What’s in a name?


By John Lee

There is a stereotype wrongfully placed upon the feminist: that all feminists are forever hostile misandrists who spend their days on Tumblr extracting any sign of the male-dominant society in everything that they see, simply as an excuse to have someone to antagonize.

Men who accuse all champions of women’s rights of such radicalism are as ignorant as those atheists who generalize all Christians to be homophobic members of the Westboro Baptist Church. Women have enough reason to be infuriated. There is no denial that women everywhere undergo the societal expectations to be beautiful mothers and nothing more. And with an ideology as systematic as sexism, the sisterhood movement does merit assertive action.

Thus, feminism has become an extremely misunderstood development. Their words and actions, which have the deserved potential to promote a movement so desperately needed at this point in time, are constantly misinterpreted as bigotry.

But perhaps the same could be said for the way feminists view men.

On a global scale, women have it worse—much, much worse. However, one must question if such aggression and hostility will really have a beneficial impact on this divided world. Belligerence and insurrectionary voice will only convince the government; the same cannot be said for outside the courtroom.

Recent years have seen the rise of a new movement: men’s rights. Acting as a counterpart to feminism, men’s rights advocates (MRAs)—also known as masculists—work to bring more attention to the problems suffered by males. Their belief is that women’s rights has only manifested a new inequality, in which universities provide women’s studies but not men’s studies, and the White House has a council for women and girls but not for men and boys.

Without a doubt, this is breeding ground for critics. The MRAs are accused of using “mansplaining” as an excuse to bolster misogyny and blame women for their own travesties. They rapidly developed a reputation as a group of boys throwing a tantrum over their personal experiences with failed marriages. Ironically, radical feminists are the most outspoken disparagers.

Yet, the problem with the men’s rights movement is that, much like its antithesis, it not only has the potential to rapidly delve into unnecessarily radical doctrines but also has to bear the misunderstanding and quick judgment of any outside observer. Such is the case with any fringe group.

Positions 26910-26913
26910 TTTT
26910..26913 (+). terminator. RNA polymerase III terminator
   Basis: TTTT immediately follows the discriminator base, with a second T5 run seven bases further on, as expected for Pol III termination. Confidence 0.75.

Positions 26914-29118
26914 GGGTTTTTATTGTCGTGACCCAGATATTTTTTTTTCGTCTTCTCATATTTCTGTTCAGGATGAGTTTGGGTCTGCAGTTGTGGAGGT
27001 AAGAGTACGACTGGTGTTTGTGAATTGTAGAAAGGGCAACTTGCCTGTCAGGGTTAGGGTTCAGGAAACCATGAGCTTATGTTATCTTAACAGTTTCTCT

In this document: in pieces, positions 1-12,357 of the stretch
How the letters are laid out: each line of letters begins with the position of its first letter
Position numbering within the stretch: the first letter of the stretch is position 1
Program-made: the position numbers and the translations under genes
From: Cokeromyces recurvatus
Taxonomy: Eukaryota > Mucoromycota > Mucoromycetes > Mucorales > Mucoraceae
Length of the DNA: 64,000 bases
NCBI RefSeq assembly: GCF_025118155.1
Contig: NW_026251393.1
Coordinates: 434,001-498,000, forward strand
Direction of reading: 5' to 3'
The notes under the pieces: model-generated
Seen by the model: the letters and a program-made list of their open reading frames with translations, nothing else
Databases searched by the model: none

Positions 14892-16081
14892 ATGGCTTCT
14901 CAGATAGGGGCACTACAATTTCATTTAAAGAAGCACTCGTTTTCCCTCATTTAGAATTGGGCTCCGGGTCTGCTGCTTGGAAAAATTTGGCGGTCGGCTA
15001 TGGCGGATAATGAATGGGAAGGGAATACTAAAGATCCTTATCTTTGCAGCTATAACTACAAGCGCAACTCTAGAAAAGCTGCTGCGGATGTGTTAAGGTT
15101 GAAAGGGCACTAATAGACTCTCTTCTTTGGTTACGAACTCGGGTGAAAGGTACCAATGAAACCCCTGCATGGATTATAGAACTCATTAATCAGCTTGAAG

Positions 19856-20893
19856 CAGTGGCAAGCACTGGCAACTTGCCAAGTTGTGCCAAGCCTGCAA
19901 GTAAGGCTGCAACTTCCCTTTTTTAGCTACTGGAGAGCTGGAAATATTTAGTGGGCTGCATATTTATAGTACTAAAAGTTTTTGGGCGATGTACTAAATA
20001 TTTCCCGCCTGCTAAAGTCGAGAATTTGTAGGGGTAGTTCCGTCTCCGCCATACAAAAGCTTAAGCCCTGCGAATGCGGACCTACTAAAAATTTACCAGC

The greater problem with both of these movements is their respective names. Feminism or meninism, women’s rights or men’s rights, misandry or misogyny, sisterhood or brotherhood—these groups are all so self-centered, and the evidence is simply in their names. They claim they support equality, but their gender-exclusive titles say otherwise.

To quote Shakespeare’s infamous play, Romeo and Juliet (I say infamous because of its outrageous portrayal of romance, female naivety and male competition): “What’s in a name? That which we call a rose by any other name would smell as sweet.”

No matter what we call it, feminism and the men’s rights movement were originally created for the same goal, and that is equal treatment as a human being. Thus, the quest for equality should not be approached by comparing the length of our chains. To modify my previous conjecture on how women deserve assertive action, the notion of one gender being indebted to the other will only result in a multitude of other unanswerable questions: how do we measure the owed amount, how do we know when to stop, and what do we do if the scale is tipped over to the other side?

The existence of extremists in both groups is undeniable and inevitable, just as there will always be the jihadists of Islam or the proponents of the Black Power movement. We must not give into those sweeping generalizations of carnivorous misogynists and bra-burning masochists; rather, we must look forward to a time when we will no longer have to identify and isolate ourselves as male or female, but instead as human beings enduring the same struggles together.

Only then will we be able to progress, past the naïve idea of empowerment of one gender over the other, and towards the elevation of humanity as a whole.

Author: Plaid Press

Granada Hills Charter High School newspaper

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